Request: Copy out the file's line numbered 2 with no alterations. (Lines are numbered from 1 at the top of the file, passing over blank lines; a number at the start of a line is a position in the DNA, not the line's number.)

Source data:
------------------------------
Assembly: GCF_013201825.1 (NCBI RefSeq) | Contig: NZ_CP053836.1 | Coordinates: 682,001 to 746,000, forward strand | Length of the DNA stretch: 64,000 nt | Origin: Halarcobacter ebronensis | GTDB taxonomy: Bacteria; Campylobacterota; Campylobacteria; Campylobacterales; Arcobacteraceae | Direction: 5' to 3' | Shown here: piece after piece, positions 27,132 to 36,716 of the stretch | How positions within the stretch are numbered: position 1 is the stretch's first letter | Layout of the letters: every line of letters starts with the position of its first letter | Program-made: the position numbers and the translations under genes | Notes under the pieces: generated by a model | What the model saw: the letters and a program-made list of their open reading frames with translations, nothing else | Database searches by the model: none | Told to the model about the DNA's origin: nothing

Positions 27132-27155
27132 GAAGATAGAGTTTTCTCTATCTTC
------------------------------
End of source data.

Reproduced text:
Positions 27132-27155